Emergent objects at the human-computer interface (HCI): A case study of artists' cybernetic relationships and implications for crtitical consciousness
Sherry Lynn Mayo, Teachers College, Columbia University, United States
Teachers College, Columbia University . Awarded
What forms of expression will be possible tomorrow, how do they differ from those of the past, and how can we better prepare for them today? The investigation of emergent objects at the human-computer interface (HCI), where artistic and cybernetic questions meet, has great implications for critical consciousness, cultural evolution, and art education. The investigation of cybernetic art begins with a treatment of the art object as data. The art object is not a discrete one. The 20th century brought contemporary works through new vehicles of technology that transcended painting, drawing, and sculpture and expanded the visual arts to include photography, film, sound, performance, and digital art. By exchanging discrete information between nodes within a network, artists, technologists, and theorists are constructing new kinds of knowledge. Our modes of communication are changing, and the interstitial spaces are transforming rapidly as digital technologies affect the ways we construct knowledge and behave. The HCI is the site of both cultural evolution and individual expression. The value added to society by artists experimenting at this interface consists of the emergent objects produced, which spur critical reflection on experience and social interaction.
Art education has an opportunity to facilitate a critical dialogue around these emergent objects, expressing the shifting nature of human interaction and extrapolating meaning that refers to larger sociological frameworks and belief systems. The strategic assembly of this knowledge from a wide range of data sets is an educational challenge; art educators have the unique expertise to understand how to decode non-textual materials and construct meaning through unusual forms of expression. The computer is still a new tool for artistic investigation, and its results yet to be fully diagnosed. Computer Art and Digital Media programs are still in their infancy in art schools and universities. Their need for growth, in terms of curriculum development and implementation, should foster exploration of artistic practice with cybernetics in the studio. This study offers a glimpse at the effect of emergent objects on critical consciousness in eight qualitative case studies of artists integrating digital technology into their studio practice.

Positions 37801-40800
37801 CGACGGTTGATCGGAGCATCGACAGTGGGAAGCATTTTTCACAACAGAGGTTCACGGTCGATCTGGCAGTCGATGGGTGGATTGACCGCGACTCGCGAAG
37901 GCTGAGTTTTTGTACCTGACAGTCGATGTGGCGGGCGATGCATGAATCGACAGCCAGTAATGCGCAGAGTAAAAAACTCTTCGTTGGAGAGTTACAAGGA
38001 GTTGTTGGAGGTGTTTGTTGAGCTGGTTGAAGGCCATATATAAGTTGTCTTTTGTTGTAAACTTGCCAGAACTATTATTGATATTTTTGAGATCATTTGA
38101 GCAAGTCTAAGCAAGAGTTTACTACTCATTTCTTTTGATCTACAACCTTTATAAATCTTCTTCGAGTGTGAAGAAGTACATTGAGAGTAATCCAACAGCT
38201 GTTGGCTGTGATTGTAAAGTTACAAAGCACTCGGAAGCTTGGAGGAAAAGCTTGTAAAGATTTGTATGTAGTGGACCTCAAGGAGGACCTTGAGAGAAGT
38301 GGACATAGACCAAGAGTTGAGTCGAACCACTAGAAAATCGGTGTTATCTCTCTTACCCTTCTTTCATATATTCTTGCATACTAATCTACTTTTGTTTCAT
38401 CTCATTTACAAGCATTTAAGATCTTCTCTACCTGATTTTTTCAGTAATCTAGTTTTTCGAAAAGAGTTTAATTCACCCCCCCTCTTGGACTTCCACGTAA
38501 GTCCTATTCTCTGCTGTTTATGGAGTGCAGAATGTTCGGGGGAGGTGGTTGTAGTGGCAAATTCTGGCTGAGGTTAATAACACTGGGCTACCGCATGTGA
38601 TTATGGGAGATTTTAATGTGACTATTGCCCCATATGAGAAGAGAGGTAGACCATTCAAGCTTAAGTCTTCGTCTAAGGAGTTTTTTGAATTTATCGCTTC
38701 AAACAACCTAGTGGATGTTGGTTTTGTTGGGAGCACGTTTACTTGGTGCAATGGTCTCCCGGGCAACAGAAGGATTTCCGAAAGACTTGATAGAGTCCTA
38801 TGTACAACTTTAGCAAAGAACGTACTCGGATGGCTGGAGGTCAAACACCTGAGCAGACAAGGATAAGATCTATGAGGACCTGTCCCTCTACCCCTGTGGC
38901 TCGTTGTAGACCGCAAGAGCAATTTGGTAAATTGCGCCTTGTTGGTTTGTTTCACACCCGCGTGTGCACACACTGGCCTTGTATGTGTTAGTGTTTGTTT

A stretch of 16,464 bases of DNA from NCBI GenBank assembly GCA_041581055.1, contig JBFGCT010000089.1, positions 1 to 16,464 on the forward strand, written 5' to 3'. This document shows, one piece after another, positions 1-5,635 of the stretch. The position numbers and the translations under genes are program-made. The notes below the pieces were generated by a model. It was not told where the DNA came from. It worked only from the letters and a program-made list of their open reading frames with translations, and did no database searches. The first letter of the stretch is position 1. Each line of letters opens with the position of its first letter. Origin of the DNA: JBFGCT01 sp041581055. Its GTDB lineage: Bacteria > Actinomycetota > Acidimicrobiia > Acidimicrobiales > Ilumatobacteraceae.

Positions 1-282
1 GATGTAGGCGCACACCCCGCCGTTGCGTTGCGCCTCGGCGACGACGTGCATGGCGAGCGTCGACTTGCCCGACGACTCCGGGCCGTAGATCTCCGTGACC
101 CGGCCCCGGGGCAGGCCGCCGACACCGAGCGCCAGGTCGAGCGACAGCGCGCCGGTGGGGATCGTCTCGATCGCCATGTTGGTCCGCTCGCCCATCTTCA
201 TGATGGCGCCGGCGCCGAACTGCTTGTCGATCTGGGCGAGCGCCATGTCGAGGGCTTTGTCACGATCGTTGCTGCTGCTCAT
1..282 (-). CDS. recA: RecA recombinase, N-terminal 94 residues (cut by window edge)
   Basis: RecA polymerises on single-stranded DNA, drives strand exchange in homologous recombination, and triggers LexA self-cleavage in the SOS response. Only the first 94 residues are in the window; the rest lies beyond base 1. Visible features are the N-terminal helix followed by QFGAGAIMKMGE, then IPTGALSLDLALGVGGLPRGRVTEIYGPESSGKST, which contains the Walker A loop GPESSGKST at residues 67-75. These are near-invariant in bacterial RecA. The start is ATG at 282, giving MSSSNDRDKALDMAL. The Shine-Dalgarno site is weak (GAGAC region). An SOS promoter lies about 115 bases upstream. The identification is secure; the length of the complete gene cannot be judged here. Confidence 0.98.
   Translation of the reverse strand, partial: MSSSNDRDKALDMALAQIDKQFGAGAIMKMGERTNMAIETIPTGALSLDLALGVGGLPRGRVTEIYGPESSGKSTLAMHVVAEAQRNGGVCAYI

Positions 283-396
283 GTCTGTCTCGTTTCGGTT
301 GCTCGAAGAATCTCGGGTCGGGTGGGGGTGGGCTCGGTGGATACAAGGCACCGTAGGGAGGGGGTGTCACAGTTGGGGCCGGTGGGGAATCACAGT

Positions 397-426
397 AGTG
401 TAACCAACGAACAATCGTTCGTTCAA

Mayo, S.L. Emergent objects at the human-computer interface (HCI): A case study of artists' cybernetic relationships and implications for crtitical consciousness. Ph.D. thesis, Teachers College, Columbia University.
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Cited ByView References & Citations Map
Kuang-Hsia Liu, Department of Information Communication, Asia University, Taiwan
Global Learn 2010 (May 17, 2010) pp. 886–891
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